Page:Cartoon portraits and biographical sketches of men of the day.djvu/20

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Lord Lytton.

people will think justly. He did not sit silent under this attack. What would be the consequence of such an attack on him now, from such a hand, it is impossible to conceive such things are out of date. This was his reply, and first and last appearance in the columns of 'Punch:'


We know him, out of Shakespeare's art,
 And those full curses which he spoke—
The old Timon, with his noble heart,
   That strongly loathing, gently broke.

So died the Old: here comes the New.
   Regard him: a familiar face—
I thought we knew him. What! it's you,—
   The padded man that wears the stays;

Who kill'd the girls and thrill'd the boys
   With dandy pathos when you wrote;
O Lion! you that made a noise,
   And shook a mane en papillotes!

And once you tried the Muses too—
   You fail'd, sir; therefore, now you turn!
You fall on those who are to you
   As captain is to subaltern.

But men of long-enduring hopes,
   And careless what the hour may bring,
Can pardon little would-be Popes
   And Brummels, when they try to sting.

An artist, sir, should rest in Art,
   And waive a little of his claim;
To have a great poetic heart
   Is more than all poetic fame.

But you, sir, you are hard to please,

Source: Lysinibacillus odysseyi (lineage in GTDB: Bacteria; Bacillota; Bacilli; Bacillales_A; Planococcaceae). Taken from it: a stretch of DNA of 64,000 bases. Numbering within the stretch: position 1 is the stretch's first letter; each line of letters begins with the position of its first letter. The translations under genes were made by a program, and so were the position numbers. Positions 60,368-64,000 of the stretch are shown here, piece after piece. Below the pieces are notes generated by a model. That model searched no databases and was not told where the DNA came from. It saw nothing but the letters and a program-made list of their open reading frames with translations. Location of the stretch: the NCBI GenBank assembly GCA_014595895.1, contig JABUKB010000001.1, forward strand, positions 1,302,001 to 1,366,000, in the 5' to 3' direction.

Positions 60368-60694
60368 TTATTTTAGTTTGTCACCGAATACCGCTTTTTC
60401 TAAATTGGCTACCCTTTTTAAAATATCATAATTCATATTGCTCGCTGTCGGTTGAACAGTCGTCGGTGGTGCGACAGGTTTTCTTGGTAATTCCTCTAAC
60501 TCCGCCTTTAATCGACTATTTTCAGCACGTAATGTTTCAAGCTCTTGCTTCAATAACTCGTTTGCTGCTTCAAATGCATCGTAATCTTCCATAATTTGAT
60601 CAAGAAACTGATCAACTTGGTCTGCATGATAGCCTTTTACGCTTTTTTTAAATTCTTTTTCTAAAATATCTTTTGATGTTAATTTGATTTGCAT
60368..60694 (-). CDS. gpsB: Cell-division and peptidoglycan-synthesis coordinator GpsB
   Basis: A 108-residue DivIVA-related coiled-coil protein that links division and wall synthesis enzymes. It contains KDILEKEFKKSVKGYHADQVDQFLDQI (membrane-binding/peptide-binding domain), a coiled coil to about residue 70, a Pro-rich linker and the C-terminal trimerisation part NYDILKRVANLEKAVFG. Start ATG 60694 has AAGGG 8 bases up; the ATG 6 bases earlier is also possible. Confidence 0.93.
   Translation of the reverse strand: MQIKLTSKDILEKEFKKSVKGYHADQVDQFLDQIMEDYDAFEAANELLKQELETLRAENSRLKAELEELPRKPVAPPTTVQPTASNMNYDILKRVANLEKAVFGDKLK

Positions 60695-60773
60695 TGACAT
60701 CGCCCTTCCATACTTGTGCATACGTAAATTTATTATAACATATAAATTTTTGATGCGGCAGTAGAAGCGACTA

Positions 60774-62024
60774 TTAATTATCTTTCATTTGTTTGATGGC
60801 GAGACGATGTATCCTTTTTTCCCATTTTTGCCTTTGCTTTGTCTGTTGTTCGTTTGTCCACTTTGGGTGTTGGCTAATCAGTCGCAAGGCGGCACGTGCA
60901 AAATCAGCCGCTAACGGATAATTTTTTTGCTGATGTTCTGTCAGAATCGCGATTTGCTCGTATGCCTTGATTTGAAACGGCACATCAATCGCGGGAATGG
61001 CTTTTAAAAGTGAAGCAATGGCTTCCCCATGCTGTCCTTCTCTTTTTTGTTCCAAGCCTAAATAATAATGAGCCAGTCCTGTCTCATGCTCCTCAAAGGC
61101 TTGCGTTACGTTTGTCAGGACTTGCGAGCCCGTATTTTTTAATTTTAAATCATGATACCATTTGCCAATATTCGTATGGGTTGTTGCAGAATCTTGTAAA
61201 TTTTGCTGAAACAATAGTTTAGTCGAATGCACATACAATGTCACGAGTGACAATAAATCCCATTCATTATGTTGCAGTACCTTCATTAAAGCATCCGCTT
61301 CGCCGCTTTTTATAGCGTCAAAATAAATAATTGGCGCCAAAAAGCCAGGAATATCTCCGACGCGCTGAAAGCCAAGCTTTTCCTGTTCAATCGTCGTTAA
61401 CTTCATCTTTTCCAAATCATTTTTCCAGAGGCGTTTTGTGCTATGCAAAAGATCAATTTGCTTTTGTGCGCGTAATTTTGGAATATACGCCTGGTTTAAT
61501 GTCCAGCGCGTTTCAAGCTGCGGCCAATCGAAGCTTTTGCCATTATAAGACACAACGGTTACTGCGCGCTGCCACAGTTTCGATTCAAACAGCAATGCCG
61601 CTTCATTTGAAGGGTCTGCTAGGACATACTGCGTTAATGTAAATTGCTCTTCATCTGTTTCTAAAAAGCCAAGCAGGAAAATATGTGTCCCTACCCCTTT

You never look but half content,
Nor like a gentleman at ease,
   With moral breadth of temperament.

And what with spites, and what with fears,
   You cannot let a body be;
It's always ringing in your ears,
   'They call this man as great as me!'

What profits how to understand
   The merits of a spotless shirt,
A dapper boot, a little hand,
   If half the little soul is dirt?

You talk of tinsel! Why, we see
   Old marks of rouge upon your cheeks!
You prate of nature! You are he
   That split his life upon the cliques.

A Timon you! Nay, nay, for shame—
   It looks too arrogant a jest,
The fierce old man, to take his name!
   You bandbox, off, and let him rest!'

Time and a change in the mode of expressing literary amenities on the part of famous authors have made these verses quite curious. We introduce them here for this reason, and not with any desire 'to fan afresh the ancient flame' that prompted them. It will only be necessary for us to apologise for their insertion to such of our readers as may recollect their first appearance five-and-twenty years ago, or may have seen them since.